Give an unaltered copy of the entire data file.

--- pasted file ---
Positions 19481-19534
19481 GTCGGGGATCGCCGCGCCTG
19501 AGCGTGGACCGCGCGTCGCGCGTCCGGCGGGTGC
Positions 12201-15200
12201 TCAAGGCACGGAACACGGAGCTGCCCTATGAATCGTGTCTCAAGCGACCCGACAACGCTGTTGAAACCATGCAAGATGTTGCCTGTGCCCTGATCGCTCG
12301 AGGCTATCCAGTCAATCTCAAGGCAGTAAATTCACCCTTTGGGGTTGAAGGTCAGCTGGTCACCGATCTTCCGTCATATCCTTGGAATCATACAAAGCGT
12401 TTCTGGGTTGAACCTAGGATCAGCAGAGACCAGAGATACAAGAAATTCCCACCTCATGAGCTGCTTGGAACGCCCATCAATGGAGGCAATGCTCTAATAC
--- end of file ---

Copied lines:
Positions 19481-19534
19481 GTCGGGGATCGCCGCGCCTG
19501 AGCGTGGACCGCGCGTCGCGCGTCCGGCGGGTGC
Positions 12201-15200
12201 TCAAGGCACGGAACACGGAGCTGCCCTATGAATCGTGTCTCAAGCGACCCGACAACGCTGTTGAAACCATGCAAGATGTTGCCTGTGCCCTGATCGCTCG
12301 AGGCTATCCAGTCAATCTCAAGGCAGTAAATTCACCCTTTGGGGTTGAAGGTCAGCTGGTCACCGATCTTCCGTCATATCCTTGGAATCATACAAAGCGT
12401 TTCTGGGTTGAACCTAGGATCAGCAGAGACCAGAGATACAAGAAATTCCCACCTCATGAGCTGCTTGGAACGCCCATCAATGGAGGCAATGCTCTAATAC